President Trump on Monday unveiled his administration’s long-teased plan to revamp U.S. infrastructure funding, calling for leaning more heavily on funding from the private sector and from states and localities, rather than federal spending. While the administration touts a total price tag of $1.5 trillion in infrastructure funding, Trump’s plan calls for only $200 billion in federal funding, which the White House says will “spur at least $1.5 trillion in infrastructure investments” from states, cities and private investors.
Notably, the infrastructure package would repeal the current ban on Interstate tolling, allow for the commercialization of rest areas and alter the types of projects supported by federal funds. The Trump Administration’s proposed plan also calls for streamlining permitting processes for infrastructure projects, which the Trump White House has adamantly said impedes work on major highway projects. Trump’s proposal also seeks to enact financing incentives to lure private and state investments into highway projects.
It’s unclear whether lawmakers intend to take up Trump’s proposal, which he touted at the State of the Union in late January.
Following a leaked preview of the plan last month, the American Trucking Associations, among other anti-toll groups, said the White House plan misses the mark on the need for highway funding certainty. ATA, which took issue with Trump’s plans to ramp up Interstate tolling, instead called for raising per-gallon taxes on gasoline and diesel to generate needed revenue for the U.S. Highway Trust Fund.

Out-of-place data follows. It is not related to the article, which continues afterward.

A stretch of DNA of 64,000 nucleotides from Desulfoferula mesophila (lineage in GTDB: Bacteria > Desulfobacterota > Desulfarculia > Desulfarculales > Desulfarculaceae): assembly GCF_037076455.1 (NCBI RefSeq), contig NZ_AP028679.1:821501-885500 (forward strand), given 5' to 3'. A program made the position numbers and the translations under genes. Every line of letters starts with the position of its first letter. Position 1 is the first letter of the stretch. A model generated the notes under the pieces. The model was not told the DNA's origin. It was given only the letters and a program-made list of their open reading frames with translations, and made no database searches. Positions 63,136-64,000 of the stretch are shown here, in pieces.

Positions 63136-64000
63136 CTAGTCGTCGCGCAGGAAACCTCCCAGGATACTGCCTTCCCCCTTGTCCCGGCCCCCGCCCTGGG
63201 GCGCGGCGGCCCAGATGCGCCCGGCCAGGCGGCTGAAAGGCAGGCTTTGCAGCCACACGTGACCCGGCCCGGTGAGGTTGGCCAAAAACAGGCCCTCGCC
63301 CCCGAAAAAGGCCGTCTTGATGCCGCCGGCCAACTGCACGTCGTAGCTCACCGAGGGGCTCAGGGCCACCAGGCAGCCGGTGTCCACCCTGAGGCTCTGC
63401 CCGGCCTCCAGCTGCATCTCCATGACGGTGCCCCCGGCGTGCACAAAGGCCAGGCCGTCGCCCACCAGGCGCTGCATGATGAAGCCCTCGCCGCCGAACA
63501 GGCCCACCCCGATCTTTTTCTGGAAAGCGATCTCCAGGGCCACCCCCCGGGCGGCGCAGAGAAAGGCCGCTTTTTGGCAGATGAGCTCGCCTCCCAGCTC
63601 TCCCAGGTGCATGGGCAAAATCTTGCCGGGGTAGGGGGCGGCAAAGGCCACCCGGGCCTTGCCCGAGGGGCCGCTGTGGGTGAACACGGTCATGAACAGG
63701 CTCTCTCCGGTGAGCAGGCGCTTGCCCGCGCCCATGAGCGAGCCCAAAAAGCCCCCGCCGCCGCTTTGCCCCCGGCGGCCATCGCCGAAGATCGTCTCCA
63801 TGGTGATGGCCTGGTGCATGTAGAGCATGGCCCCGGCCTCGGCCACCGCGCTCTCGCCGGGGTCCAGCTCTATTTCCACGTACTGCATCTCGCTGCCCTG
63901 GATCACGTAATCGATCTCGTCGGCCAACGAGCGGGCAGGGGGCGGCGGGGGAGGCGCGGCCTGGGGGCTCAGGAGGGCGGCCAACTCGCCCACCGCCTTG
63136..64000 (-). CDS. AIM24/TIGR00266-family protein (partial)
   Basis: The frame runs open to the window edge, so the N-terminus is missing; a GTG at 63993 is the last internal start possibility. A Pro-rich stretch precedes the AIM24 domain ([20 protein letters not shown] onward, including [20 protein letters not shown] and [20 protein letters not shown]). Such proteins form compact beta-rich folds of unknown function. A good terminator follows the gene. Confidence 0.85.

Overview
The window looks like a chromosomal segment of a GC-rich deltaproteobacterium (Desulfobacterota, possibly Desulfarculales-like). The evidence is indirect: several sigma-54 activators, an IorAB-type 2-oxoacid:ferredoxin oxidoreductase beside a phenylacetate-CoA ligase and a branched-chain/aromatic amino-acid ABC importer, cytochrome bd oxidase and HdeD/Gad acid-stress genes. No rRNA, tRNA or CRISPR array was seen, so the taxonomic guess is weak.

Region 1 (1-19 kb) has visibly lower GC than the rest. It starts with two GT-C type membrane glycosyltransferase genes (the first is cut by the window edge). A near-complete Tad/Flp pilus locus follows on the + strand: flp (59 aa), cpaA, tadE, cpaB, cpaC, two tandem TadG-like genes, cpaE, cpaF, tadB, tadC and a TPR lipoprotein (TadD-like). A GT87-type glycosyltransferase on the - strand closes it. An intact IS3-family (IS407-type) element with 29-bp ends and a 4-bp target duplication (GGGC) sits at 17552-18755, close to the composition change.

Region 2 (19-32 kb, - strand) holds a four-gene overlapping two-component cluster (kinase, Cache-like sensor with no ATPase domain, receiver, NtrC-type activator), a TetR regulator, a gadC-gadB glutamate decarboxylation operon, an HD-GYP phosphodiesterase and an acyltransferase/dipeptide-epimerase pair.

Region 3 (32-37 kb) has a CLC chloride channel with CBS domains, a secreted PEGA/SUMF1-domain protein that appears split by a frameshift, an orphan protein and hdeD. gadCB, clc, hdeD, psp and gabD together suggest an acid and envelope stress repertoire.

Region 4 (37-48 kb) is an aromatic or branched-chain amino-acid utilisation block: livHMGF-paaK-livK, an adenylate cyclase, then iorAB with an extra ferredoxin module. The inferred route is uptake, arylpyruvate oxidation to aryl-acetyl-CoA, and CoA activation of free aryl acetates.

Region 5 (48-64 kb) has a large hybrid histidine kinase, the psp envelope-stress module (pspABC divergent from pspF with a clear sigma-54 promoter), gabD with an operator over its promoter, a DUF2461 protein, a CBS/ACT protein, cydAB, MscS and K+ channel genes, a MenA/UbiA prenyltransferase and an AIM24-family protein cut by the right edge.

Like Trump’s calls for high-price-tag infrastructure packages in the past, he seemingly envisions states, localities and the private sector picking up the bulk of that ...
“So-called ‘creative financing’ tools are a road to nowhere, as study after study shows the shortfalls of tolling and the unintended consequences that tolls impose on motorists and surrounding communities,” said Chris Spear, ATA President and CEO, last month. “There is nothing ‘conservative’ about tolling.”
Likewise, the Owner-Operator Independent Drivers Association late last month pressed for a fuel tax increase as the proper way to rebuild the country’s “deteriorating” roadways. ““The heart of it is a fuel tax with revenues collected going to roads and bridges. It’s simple, efficient and it serves the very real needs of our country and its people,” said Todd Spencer, acting president of OOIDA. “If elected officials think a fuel tax increase would be unpopular, wait until Americans encounter more and higher tolling.”
Affected tractors are equipped with an automated Eaton UltraShift Plus or Eaton Advantage Transmission with right hand stalk shifter. In the affected trucks, the display on the instrument panel can indicate “N” when the shifter is set into “D” or “R,” causing the truck not to move.
The new “health-based requirements” will need to be met before a driver is allowed to register his or her truck through the Department of Motor Vehicles, CARB says. For older vehicles, CARB says they must be either replaced with a 2011 or newer vehicle or repowered with a 2010 or newer engine.